Cutting Taxes Won't Help Recovery: Joseph Stiglitz
The US government should stimulate investment in order to ensure solid and sustainable economic growth, not cut taxes, Nobel Prize-winning economist Joseph Stiglitz told CNBC Wednesday.
Stiglitz, who earlier this month accused the Federal Reserve and the European Central Bank of throwing the world into "chaos" with their money-printing, said the first round of the stimulus did work for the US economy and that without it unemployment would have peaked at 12 percent or even 13 percent.
But the government has underestimated the severity of the downturn and did not design the stimulus as well as it could, he added.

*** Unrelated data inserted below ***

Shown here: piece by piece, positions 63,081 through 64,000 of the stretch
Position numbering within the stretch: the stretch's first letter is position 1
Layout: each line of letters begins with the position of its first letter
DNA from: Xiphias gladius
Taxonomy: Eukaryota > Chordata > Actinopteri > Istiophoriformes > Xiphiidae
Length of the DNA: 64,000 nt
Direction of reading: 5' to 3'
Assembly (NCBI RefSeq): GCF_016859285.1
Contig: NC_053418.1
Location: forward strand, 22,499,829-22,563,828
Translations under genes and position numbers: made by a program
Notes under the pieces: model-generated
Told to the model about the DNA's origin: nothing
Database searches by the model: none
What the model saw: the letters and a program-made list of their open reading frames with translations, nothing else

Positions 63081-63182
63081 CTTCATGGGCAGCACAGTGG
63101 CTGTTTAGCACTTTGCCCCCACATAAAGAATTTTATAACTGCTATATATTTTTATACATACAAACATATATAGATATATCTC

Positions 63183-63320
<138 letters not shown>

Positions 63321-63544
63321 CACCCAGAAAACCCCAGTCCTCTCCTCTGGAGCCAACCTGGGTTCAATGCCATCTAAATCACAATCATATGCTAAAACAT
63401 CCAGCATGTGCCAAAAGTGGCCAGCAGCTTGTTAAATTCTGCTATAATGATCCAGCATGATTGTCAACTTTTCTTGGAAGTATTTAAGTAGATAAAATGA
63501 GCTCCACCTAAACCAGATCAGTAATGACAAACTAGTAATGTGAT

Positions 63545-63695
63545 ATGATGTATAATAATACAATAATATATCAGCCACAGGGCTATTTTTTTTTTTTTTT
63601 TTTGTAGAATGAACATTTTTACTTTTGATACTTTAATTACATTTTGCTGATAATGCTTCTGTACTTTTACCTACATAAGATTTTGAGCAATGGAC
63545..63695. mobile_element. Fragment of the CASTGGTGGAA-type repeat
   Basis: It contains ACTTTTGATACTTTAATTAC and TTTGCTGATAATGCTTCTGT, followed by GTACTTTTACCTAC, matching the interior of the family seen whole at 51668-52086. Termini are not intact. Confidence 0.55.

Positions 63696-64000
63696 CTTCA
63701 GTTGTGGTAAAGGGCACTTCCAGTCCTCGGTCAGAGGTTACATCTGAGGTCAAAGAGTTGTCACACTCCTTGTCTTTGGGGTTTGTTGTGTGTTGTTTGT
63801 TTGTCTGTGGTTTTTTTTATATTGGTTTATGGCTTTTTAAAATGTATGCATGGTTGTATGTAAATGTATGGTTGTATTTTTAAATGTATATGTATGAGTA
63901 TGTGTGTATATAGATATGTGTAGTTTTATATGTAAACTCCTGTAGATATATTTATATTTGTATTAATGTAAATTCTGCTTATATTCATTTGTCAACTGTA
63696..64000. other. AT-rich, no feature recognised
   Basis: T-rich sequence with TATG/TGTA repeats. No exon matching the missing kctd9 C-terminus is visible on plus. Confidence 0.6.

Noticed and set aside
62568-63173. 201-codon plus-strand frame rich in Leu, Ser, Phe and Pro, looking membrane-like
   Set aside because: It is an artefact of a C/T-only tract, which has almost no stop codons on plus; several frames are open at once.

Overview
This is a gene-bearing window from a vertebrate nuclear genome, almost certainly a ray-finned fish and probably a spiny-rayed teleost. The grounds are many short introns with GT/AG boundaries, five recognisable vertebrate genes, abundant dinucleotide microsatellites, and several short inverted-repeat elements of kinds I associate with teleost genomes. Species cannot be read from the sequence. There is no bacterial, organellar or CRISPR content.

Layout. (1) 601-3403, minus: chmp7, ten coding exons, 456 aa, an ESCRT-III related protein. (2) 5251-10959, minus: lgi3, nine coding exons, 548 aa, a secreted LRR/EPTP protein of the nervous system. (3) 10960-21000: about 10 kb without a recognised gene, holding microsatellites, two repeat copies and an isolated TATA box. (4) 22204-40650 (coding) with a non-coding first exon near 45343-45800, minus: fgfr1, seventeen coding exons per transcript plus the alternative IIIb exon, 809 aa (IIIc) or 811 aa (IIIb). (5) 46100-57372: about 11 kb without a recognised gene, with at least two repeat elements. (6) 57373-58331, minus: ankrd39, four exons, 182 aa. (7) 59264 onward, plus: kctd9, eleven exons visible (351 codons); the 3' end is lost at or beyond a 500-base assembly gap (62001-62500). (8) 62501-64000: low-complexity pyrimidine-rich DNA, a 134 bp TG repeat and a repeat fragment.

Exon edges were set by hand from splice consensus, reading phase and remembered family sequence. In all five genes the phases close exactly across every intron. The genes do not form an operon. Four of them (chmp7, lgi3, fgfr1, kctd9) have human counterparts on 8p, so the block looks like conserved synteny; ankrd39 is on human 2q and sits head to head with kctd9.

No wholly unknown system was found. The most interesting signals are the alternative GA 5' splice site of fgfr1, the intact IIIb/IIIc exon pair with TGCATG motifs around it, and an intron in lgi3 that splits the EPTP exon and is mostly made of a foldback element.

"Before the crisis we were very profligate, we consumed. The question is not spending, but how you spend," Stiglitz said.
"If we spend it on investment… we will grow today and we will grow in the future," he added.
If the economy continues to remain weak, the US will be "wasting human capital" because a lot of people will be long-term unemployed, he said.
Investment by the government in the internet "really transformed the economy" and, on average, returns on education, health and infrastructure have been good in the US, according to Stiglitz.
Increasing spending and not cutting taxes is the best way to boost the economy, he said.
"When you have households with an overhang of debt, homeowners owing more on their mortgage than the value of the homes, tax cuts are not going to stimulate the economy," Stiglitz said. "What we need now is to stimulate investment."